In 2005, Suntory and Florigene announced they had created the world's first blue rose. Five years later, the first blue rose bloom is on sale in Japan for about $25 (Australian).
You might think with the amazing array of flowers in the world we’d be happy to sit back and enjoy them all, but of course we are forever breeding bigger and brighter flowers.
Not only that, but we seem to want what we can’t have, such as a blue rose. When I was an undergraduate at the University of Melbourne 30 years ago, work was already well under way in the School of Botany trying to get the blue-colour gene into rose flowers.
Now the blue rose exists and you can buy one for Australia Day if you like. Although I realise it is not an Australian flower, and it's not 'true blue'...
Although breeders have crossed various coloured roses to come up with bluish blooms, this one has a pigment called delphinidin – from a gene taken out of a Petunia (presumably the pigment was first found in a Delphinium, which has a vivid blue bloom, and then later discovered in various flowers such as the Petunia).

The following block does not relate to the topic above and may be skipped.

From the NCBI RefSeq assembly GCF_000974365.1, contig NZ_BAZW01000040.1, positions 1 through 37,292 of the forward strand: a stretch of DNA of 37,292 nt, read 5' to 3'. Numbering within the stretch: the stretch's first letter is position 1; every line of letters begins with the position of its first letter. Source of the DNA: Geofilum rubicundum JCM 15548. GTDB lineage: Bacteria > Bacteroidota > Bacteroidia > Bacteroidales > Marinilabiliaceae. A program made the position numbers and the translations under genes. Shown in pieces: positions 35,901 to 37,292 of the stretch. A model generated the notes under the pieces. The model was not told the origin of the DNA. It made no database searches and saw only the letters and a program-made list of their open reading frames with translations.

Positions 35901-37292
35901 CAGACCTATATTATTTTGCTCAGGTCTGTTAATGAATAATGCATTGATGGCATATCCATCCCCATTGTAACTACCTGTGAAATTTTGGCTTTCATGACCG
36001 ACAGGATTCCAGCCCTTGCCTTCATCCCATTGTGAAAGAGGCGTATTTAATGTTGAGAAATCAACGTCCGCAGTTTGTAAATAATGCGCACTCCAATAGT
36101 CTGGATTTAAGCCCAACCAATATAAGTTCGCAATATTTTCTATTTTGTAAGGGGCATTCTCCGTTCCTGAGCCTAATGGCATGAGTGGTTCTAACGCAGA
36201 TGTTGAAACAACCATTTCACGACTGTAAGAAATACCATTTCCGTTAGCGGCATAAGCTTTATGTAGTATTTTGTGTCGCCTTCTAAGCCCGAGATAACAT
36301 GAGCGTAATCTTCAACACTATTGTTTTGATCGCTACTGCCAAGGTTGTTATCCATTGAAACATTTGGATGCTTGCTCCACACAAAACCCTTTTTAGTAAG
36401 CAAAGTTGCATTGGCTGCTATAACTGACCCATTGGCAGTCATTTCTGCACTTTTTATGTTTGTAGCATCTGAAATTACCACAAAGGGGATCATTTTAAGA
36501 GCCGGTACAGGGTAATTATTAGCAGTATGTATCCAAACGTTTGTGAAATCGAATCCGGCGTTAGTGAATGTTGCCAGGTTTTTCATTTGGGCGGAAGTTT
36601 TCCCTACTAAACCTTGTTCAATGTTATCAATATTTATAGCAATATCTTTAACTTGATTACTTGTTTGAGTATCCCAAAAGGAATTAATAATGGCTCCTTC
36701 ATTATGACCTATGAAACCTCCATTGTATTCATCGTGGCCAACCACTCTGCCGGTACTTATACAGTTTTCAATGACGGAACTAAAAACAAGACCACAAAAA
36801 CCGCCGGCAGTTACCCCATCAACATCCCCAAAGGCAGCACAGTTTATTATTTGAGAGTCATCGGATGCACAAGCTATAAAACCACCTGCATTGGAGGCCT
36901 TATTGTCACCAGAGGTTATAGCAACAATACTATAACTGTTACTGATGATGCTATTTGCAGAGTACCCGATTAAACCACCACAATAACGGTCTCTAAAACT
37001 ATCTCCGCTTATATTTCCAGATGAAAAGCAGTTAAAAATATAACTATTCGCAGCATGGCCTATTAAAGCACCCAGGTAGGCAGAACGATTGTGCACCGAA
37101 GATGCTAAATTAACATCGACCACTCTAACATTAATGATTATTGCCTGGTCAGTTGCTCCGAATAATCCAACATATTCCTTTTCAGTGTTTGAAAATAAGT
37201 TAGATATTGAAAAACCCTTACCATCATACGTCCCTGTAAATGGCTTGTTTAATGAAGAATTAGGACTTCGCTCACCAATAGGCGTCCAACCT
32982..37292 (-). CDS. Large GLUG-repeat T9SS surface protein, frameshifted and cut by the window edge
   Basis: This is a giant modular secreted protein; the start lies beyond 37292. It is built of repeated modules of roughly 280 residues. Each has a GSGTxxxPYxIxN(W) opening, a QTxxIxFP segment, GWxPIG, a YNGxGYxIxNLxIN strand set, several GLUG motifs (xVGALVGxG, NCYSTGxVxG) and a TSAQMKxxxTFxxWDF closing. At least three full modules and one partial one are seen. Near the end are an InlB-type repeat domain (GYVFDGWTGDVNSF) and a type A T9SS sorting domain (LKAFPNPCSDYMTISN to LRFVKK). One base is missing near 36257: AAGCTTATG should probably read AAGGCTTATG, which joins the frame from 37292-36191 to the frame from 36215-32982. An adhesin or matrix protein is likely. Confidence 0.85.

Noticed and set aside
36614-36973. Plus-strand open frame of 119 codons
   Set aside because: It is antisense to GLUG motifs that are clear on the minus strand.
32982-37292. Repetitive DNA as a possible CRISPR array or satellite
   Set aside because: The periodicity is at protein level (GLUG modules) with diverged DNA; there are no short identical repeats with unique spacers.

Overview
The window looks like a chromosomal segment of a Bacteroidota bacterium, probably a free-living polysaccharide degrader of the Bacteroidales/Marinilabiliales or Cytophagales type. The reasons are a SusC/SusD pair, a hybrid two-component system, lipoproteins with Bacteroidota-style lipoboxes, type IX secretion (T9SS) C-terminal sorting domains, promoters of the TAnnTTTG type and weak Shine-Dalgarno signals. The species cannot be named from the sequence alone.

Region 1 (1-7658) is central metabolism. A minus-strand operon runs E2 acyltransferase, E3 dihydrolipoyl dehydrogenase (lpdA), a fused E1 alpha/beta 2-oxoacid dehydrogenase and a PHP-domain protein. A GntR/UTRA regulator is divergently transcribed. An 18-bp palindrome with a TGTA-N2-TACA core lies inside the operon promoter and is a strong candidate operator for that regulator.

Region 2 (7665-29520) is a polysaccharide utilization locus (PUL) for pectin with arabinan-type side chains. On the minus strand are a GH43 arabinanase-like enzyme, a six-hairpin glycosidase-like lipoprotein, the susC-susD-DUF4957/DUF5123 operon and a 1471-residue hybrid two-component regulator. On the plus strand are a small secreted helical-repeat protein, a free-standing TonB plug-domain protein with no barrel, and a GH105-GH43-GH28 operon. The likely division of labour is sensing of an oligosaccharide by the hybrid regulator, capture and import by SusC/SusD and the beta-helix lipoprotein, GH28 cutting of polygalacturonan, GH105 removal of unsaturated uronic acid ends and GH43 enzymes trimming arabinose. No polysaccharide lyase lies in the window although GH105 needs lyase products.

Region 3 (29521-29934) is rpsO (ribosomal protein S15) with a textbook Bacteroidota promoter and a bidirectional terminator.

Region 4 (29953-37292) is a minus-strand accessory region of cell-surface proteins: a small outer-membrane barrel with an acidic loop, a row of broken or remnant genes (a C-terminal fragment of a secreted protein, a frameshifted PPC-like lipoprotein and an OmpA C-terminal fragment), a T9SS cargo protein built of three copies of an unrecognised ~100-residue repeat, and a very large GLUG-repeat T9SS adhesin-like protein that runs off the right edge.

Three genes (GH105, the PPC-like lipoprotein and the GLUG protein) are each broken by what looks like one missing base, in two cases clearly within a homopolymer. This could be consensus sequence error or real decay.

So depending upon your view of genetically modified organisms – and your desire to see a blue rose – you’ll think this is either exciting or troubling news.
Although there are plenty of blue flowers in nature and in our gardens (e.g. locally we have Dampiera and Scaevola, and in gardens things like hydrangeas, plumbagos and violets) blue is a popular target for plant breeders because there are few ‘true blue' cut-flowers.
It was about six years ago that a purplish flowered Camellia was rediscovered in Vietnam, to the excitement of camellia breeders, and a blue carnation was created in 1995.
Why aren’t there any blue roses naturally? It’s probably related to their evolution, and the pollinators that evolved with them across the northern hemisphere. It seems that blue just didn’t appeal to the birds or bees that pollinated them.
A few years ago I was discussing with some of our Gardens’ botanists why some flower colours are more common in some areas than others, and it was mentioned that there are very few red flowers in alpine areas, at least in Australia. It was suggested that suggested that it may be due to the lack of honeyeaters (birds) in these environments, perhaps due to it being too windy.
Now it seems we don't have to reply on pollinators to determine our flower colours. If you want to track down Rosa 'Suntory Applause', you can find out more on the Suntory website.
Image: From Nikkei Design website.